When Hollyoaks actors do horror
There's long been a hidden link between Hollyoaks and horror. Here are 10 actors who've made the jump from soap to gore...
NB: This article contains spoilers.
There’s a moment in one of comedian Simon Amstell’s stand up shows where he recounts a conversation he once had with the executive producer of Channel 4 soap opera Hollyoaks. Trading on the commonly held opinion that Hollyoaks is “rubbish”, Amstell enquired as to why the producer didn’t try to make it better. The answer came that they did make it better, but people stopped watching.
Even by the not-so-great standards that soaps are measured, Hollyoaks has always been firmly towards the bottom of the ladder. The fictional Chester suburb where the majority of inhabitants are extraordinarily good looking but also extraordinarily stupid has been identified by its often wildly outlandish storylines and impossibly pretty people.
Hollyoaks has been on the air for almost 20 years now, and as with any soap, it’s had a sizeable cast move in and out of it during that time. Unlike other soaps though, Hollyoaks' primary cast has been predominantly made up of younger actors. It might not be too much of a surprise, then, that a number of them have found their way into the horror genre since leaving the show. It’s not unfair to say that horror movies have a tendency to fill their casts with actors that are easy on the eye. Hollyoaks is almost like a breeding ground.
Most recently, former ‘Oaks star Wendy Glen has been seen in the very well received You’re Next, but for others, the foray into the genre of scares and gore has proved to be something of a mixed venture...
On Hollyoaks: wallflower turned wild thing Lisa Hunter.
In Horror: Emily in 13 Hrs, amongst others.
Gemma Atkinson has been carving herself out a rather nice career in horror movies of late. She’s the lead in the upcoming Night Of The Living 3D Dead. Her latest film, the Renny Harlin directed The Dyatlov Pass Incident, recently played at FrightFest, and she featured alongside Mark Hamill in flight terror Airbourne. Unfortunately for Gemma, she’s yet to appear in anything that’s actually been any good, including her horror debut 13 Hrs.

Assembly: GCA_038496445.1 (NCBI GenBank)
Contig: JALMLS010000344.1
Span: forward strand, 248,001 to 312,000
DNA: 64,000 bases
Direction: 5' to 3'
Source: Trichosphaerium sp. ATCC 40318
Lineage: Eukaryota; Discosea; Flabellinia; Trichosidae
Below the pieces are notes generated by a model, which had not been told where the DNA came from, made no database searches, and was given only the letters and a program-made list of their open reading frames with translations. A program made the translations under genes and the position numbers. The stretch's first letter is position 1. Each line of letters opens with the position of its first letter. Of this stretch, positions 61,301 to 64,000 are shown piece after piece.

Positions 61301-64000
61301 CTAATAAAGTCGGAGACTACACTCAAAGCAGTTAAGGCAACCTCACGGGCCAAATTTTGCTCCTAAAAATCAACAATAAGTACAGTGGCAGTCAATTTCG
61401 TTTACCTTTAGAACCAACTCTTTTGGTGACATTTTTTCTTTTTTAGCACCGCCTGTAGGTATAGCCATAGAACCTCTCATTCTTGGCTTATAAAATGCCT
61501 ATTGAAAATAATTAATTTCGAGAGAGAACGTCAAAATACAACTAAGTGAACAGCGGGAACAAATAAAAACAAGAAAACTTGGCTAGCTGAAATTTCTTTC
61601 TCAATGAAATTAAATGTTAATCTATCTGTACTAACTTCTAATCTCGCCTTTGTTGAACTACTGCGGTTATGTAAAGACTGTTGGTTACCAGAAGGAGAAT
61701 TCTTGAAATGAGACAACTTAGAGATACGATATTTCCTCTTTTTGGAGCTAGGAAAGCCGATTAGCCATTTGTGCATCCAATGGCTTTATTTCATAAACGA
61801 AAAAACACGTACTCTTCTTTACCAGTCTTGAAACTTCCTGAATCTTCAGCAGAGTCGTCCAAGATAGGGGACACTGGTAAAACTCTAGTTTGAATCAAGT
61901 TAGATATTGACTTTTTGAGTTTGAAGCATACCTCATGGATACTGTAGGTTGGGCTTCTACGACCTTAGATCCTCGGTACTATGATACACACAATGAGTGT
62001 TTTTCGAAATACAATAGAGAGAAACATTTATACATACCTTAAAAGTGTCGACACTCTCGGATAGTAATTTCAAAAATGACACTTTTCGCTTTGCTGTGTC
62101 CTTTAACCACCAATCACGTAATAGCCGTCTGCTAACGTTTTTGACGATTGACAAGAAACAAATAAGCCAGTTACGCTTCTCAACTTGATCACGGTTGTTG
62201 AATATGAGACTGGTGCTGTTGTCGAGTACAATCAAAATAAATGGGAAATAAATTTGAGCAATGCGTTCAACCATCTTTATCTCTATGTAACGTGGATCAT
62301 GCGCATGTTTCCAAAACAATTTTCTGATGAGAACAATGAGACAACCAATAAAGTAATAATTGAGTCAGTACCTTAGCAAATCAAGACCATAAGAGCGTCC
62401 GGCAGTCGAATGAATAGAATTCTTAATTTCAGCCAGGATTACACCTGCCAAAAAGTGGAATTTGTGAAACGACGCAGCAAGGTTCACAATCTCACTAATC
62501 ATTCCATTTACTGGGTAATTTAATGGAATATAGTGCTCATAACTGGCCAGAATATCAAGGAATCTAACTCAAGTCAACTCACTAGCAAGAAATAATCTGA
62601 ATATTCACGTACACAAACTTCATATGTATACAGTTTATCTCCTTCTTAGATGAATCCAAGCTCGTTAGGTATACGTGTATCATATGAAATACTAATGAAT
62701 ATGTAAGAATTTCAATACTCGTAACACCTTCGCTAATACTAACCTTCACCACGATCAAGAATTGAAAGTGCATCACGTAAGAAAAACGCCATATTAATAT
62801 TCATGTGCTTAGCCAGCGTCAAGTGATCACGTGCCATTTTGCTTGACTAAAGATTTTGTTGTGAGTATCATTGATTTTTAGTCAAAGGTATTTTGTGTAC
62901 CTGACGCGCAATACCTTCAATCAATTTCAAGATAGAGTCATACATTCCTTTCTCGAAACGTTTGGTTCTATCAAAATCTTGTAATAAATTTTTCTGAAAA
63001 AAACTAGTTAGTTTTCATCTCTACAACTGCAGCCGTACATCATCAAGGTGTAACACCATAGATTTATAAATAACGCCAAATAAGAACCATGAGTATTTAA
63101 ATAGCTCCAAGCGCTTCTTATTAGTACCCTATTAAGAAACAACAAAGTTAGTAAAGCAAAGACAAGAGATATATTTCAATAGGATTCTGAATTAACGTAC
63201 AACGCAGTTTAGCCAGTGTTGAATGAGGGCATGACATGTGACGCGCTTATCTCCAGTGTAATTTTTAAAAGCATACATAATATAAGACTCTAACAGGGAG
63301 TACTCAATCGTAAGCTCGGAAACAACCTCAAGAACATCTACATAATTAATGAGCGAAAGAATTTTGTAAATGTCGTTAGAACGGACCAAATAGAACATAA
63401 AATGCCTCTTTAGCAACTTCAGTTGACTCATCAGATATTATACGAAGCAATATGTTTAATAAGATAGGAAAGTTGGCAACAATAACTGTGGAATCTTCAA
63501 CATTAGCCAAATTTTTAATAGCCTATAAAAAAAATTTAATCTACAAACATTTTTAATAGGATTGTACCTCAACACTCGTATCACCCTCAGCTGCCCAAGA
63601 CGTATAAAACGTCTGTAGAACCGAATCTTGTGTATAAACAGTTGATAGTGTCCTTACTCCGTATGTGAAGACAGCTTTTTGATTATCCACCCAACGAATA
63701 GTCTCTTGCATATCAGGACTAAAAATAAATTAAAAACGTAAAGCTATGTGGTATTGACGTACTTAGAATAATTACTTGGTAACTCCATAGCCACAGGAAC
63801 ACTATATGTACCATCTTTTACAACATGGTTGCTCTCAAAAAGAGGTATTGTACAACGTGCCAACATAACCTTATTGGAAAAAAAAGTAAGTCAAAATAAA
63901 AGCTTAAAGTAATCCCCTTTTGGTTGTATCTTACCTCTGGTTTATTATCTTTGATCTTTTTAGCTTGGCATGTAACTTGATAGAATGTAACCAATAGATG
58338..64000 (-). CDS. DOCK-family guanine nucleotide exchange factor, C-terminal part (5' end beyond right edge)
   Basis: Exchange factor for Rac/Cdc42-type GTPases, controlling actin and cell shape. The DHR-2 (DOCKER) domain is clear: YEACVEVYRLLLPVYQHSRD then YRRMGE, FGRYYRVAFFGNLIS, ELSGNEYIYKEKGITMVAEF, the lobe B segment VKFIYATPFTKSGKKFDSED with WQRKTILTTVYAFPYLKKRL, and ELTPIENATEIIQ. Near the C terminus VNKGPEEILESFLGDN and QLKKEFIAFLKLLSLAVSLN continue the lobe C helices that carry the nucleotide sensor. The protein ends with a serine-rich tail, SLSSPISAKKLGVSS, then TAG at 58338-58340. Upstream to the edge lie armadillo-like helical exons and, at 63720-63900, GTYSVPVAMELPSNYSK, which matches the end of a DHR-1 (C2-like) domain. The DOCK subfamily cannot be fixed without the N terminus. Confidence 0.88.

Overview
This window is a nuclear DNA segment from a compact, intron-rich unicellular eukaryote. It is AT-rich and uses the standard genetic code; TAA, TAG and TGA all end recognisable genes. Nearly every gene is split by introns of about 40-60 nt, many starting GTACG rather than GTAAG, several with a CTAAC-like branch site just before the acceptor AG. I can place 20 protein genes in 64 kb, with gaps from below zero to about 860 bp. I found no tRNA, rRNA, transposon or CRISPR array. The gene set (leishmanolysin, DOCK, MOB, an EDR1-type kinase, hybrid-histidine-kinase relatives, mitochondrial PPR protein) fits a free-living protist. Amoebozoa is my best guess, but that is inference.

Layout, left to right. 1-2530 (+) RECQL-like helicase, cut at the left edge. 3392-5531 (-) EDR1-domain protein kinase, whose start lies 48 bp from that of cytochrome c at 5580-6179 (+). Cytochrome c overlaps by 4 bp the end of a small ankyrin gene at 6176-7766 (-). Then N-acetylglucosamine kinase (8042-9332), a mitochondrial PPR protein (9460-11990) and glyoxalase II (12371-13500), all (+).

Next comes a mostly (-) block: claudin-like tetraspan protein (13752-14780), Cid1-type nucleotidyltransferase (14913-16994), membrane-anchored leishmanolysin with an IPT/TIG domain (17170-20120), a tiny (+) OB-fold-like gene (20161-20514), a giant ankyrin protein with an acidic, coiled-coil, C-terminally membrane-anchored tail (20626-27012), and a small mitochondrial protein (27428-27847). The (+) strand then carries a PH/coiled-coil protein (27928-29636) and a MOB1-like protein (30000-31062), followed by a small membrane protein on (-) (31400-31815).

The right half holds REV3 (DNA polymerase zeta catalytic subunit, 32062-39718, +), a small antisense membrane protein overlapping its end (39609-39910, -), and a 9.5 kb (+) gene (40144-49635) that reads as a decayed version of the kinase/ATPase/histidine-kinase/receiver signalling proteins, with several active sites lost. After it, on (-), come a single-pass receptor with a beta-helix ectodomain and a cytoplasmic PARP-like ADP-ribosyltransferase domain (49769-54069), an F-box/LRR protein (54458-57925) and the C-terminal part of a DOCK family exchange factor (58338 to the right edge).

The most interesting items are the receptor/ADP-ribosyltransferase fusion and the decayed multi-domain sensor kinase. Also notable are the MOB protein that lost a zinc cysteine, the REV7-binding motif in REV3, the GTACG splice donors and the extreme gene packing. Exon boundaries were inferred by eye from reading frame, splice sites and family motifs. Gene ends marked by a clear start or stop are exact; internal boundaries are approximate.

Jonathan Glendening’s werewolf-in-a-remote-country-house movie is a very by the numbers offering, in which Atkinson stars as the promiscuous best friend of the heroine alongside Draco Malfoy and that guy who played the son in My Family. They’re chased around dark corridors and ripped to pieces by something that’s largely unseen and has the vision of a person holding a red filter over a lens. The film does have some nice gore make up effects at times.
Gemma seems to be playing to type, trading on her lad’s mag image, but she looks the part of a horror movie victim at least, and it’s not her fault that the script could have used a little more attention. It’s a shame that her character goes out by blowing her head off with a shotgun.
On Hollyoaks: bad teacher Becca Dean
In Horror: Dani in Strippers Vs Werewolves
Ali Bastian had an eventful run on Hollyoaks from 2001 to 2007 which saw her go from naïve undergraduate at the prestigious Hollyoaks Community College to getting pregnant by one of her students, and ended with her being stabbed in prison. After a stint on The Bill, Bastian made her way to Lock Stock-style face-off horror, Strippers Vs Werewolves.
In a film from the same school as the ill-conceived Lesbian Vampire Hunters, Bastian is one of the SVsW’s few redeeming features. Dani is the kind-hearted stripper, who only wants a cute relationship with her strip club’s nice doorman. Unfortunately, their first date gets off to a rather bad start when she arrives at his home to find his head’s been detached from his body by a pack of revenge hungry lycanthropes.
Ali gets a couple of the film's very few funny lines and comes out of the whole thing in a better light than most of her co-stars. That said, no one looks very comfortable, especially when having to engage in a scene where the strippers perform a routine for their hairy enemies dressed as Red Riding Hood.
Strippers Vs Werewolves is the second film this piece has included from Jonathan Glendening, a director who really seems to have a thing for werewolves and ladies from Hollyoaks.
On Hollyoaks: Olympic swimming hopeful Sarah Barnes
In Horror: Amy in Tower Block